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14 May 2019 | Story Thabo Kessah | Photo Tsepo Moeketsi
Prof Ashafa
Prof Ashafa’s research documents plants used by the Basotho in the management of different ailments.

The Phytomedicine and Phytopharmacology Research Programme (PPRP) in the Department of Plant Sciences on the Qwaqwa Campus researches the biological effects of medicinal plants used in the folkloric medicine of the Eastern Free State, particularly to explore the values and contribution of indigenous knowledge systems (IKS) towards broader scientific research. This is according to the programme’s principal investigator and researcher, NRF C2-rated researcher, Professor Anofi Ashafa. 

 “Our research is mainly aimed at documenting plants used by the Basotho in the management of different ailments and to further discover, isolate, and purify active phytoconstituents that are responsible for disease curation or amelioration, thereby assisting in the global promotion of accessible and affordable medication in developing countries,” said Prof Ashafa. 

Since 2012, the PPRP has worked extensively on Basotho medicinal plants (BMP) used as antimicrobials, antioxidants, antidiabetics, antitubercular, anticancer, anthelmintic, and antidiarrheal agents, starting from biological activities up to the  evaluation of the toxicity of these plants for the kidney, liver, and heart functions in order to establish safe dosage parameters. These activities have led to the discovery of four potent antidiabetic biomolecules that are awaiting the processes of patency and commercialisation. Additional outputs include 104 published peer-reviewed articles , 7 postdoctoral fellows, 6 PhDs, 9 master’s, and 16 honours graduates. 

“Our research informs teaching and the development of expertise in ethnobotany, 
phytomedicine, and phytopharmacology in order to contribute to the National Development Plan (NDP) through human capacity development, skills, and knowledge transfer.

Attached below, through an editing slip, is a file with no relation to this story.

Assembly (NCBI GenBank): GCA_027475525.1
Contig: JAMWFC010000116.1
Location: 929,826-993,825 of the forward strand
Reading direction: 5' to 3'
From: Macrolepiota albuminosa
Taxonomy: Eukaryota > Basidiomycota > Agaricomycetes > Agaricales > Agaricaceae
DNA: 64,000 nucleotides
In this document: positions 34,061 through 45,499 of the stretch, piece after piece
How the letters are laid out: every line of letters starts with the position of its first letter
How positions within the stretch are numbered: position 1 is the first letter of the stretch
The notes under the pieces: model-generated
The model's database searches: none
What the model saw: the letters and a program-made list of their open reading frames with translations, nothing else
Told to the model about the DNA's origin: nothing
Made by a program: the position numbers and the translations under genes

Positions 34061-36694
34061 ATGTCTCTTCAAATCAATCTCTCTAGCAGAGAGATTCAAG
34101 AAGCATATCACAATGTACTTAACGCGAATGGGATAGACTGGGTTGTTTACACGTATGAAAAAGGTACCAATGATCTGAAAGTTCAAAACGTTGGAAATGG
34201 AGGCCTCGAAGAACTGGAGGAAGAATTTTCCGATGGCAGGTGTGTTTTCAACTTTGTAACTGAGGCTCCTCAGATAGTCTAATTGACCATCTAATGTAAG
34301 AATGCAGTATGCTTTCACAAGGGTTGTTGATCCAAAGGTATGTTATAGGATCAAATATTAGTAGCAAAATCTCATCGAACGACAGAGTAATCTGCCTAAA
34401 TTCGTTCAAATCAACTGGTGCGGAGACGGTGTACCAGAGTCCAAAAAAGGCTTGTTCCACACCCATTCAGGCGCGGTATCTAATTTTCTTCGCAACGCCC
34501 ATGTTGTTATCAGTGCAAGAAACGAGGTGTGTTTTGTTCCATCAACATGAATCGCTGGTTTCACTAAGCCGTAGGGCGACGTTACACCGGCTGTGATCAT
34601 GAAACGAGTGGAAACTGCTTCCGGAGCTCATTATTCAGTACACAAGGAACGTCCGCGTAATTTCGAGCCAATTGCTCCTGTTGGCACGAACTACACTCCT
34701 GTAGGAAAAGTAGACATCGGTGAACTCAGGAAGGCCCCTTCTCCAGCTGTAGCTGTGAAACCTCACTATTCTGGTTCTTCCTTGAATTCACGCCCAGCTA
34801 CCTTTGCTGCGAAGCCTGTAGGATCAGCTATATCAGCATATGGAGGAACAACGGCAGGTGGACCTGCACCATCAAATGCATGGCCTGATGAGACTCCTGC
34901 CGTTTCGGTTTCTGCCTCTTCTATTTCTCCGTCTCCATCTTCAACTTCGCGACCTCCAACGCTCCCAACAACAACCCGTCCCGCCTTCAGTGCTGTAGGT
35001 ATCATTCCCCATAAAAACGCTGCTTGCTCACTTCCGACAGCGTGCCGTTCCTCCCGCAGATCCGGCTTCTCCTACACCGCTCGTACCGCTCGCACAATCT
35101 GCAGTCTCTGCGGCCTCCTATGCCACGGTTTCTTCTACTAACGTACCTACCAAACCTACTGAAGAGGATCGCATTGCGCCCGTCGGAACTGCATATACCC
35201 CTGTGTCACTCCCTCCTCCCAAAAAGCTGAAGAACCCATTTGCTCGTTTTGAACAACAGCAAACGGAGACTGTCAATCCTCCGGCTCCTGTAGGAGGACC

The group is also investigating some medicinal plants on the endangered red list of the South African National Biodiversity Institute (SANBI), through micropropagation and field trials as well as proposing conservation strategies to preserve these valuable species.

The PPRP consists of postdoctoral fellows, PhD, master’s, and honours students and research is done in collaboration with several local and international universities as well as the Agricultural Research Council of South Africa. 


News Archive

UFS presents short course for course-goers from East and Southern Africa
2007-09-21

 

The Department of Sociology at the University of the Free State (UFS) in co-operation with the United Nations Population Fund, Leadership for Environment and Development: Southern and Eastern Africa (LEAD-SEA) and the National Department of Social Development presented a short course on the Main Campus in Bloemfontein this week. It is the third course of this nature facilitated by the UFS in the past 18 months and was attended by people from various countries in East and Southern Africa. The course focused on the integration of and connection between population, environment and development problems in the context of sustainable development. It is aimed at managers and decision makers in government departments, regional boards and municipalities who are involved in development programmes and frameworks. From the left are: Ms Samah Mohamed Mustafa (Sudan), Ms Nola Redelinghuys (Department of Sociology, UF and course facilitator), Mr Hosea Mulatya (Kenia), Prof. Sosten Chiotha (LEAD, Malawi), and Ms Jane Victor (Seychelles).
Photo: Leonie Bolleurs

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